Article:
• The Journal of Higher Education Outreach and Engagement is published by the Institute of Higher Education.  See Vol. 10, Issue 3, and Vol. 11  Journal of Higher Education Outreach and Engagement Features CBR Articles from 2006 CCPH Conference
  • Journal of Public Scholarship in Higher Education:  The Journal of Public Scholarship in Higher Education aims to advance the status and prospects for publicly engaged teaching and research in the academy by showcasing the new disciplinary and/or pedagogical knowledge generated by engagement with the community. 
  • Publishing outlets with descriptions and website addresses for CBR and Service-Learning work: Publishing outlets
  • Journal of Community Engagement and Higher Education:  a new on-line, refereed journal examining perspectives, research, and practices of community engagement and community-based learning in higher education. The date for the first publication is projected for Spring 2009.
  • New Times Demand New Scholarship II (Appendix):  List of publications featuring community-based research, research on civic engagement, and engaged teaching and learning.  Publications featuring CBR & CE 






Other Sources

  • Community-Based Participatory Research & Health: This webpage, compiled by Campus-Community Partnerships for Health (CCPH) offers a wealth of information and resources on community-based participatory research, with an emphasis on public health related topics.  
  • Wikipedia: https://en.wikipedia.org/wiki/Community-based_participatory_research 
  • Campus Compact Knowledge Hub - Engaged Research: This resource area provides information about the principles, methods, and practices for engaging in ethical and reciprocal research with communities. 
  • Community Learning Partnership (CLP) — Virtually every course offered by a CLP site includes some experience with community-based research as background for taking action. This page offers a series of guides on teaching action research. CLP believes action research is integral to a student developing his/her critical consciousness, understanding of organizing, ability to analyze power and how it’s exercised, and comprehension of regional issues and their social, economic and political background and organizing history.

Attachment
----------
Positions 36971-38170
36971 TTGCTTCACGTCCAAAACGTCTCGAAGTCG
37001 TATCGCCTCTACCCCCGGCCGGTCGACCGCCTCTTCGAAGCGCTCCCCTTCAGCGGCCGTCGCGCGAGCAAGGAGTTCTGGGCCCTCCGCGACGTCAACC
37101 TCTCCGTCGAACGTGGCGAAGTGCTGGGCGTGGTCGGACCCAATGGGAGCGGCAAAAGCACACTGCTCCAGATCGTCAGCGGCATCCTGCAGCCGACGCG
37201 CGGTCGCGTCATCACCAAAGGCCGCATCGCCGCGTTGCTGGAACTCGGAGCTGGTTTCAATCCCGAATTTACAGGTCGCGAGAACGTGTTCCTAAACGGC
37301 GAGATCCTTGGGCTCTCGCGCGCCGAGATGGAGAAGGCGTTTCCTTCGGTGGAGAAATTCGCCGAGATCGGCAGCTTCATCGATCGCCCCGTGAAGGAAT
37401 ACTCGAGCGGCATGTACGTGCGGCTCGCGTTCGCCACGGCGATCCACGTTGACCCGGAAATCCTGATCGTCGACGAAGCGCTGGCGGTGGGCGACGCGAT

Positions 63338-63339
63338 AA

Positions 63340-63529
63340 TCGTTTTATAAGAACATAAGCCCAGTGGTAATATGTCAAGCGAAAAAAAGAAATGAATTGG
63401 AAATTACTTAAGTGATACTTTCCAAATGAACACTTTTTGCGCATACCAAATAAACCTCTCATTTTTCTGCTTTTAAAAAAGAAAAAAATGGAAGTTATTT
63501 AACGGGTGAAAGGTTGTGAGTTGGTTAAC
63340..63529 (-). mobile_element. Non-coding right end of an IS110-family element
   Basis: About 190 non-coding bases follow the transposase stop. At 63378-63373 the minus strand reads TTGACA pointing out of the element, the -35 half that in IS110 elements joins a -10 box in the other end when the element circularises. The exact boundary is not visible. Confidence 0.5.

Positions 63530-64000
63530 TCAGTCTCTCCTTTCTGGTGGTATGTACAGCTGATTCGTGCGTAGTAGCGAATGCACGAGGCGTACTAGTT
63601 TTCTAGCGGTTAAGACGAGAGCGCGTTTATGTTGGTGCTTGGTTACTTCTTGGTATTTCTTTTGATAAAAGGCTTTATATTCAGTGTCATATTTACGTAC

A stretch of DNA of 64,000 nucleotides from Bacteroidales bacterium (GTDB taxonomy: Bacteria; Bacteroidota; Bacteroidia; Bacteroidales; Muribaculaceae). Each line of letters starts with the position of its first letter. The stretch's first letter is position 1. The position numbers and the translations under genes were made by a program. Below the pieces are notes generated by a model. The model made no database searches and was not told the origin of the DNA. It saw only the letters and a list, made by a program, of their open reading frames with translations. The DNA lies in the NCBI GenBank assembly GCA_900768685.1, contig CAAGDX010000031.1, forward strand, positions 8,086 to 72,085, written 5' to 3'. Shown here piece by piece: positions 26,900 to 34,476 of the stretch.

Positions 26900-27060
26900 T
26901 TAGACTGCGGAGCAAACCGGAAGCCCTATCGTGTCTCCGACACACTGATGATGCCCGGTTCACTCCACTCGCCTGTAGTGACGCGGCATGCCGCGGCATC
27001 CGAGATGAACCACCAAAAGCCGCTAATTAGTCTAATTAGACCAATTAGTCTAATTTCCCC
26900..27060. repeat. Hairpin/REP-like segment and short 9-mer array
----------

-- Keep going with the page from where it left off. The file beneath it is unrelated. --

Organizations and Networks

ALARA is a strategic network of people interested in using action research and action learning to generate collaborative learning, research and action to transform workplaces, schools, colleges, universities, communities, voluntary organisations, governments and businesses.

ALARA's vision is that action research and action learning will be widely used and publicly shared by individuals and groups creating local and global change for the achievement of a more equitable, just, joyful, productive, peaceful and sustainable society. See "ALARA Flyer" below for more, or keep browsing this website.  


  • Centre for Community Based Research: CCBR is an independent, non-profit organization located in Kitchener, Ontario.  Founded in 1982, CCBR believes in the power of knowledge to impact positive social change and is focused on strengthening communities through social research.  


Community Based Research Canada (CBRC) is a network of people and organizations engaged in Community-Based Research to meet the needs of people and communities. CBRC came into being through the Community University Expo Conference held in Victoria, BC in May of 2008. At that event a group of Canadian universities, research networks and community organizations launched CBRC with a declaration that stated:  


This coalition of Canadian universities, research networks, and community organizations at CUexpo2008 in Victoria, British Columbia, is intended to enable and empower citizens across Canada to access, produce, and put into action knowledge that will make their communities more sustainable, fairer, safer, healthier, and prosperous.


CCPH is a nonprofit organization that promotes health through partnerships between communities and higher educational institutions. Founded in 1996, we are a growing network of over 1000 communities and campuses throughout the United States and increasingly the world that are collaborating to promote health through service-learning, community-based participatory research, broad-based coalitions and other partnership strategies. These partnerships are powerful tools for improving health professional education, civic engagement and the overall health of communities.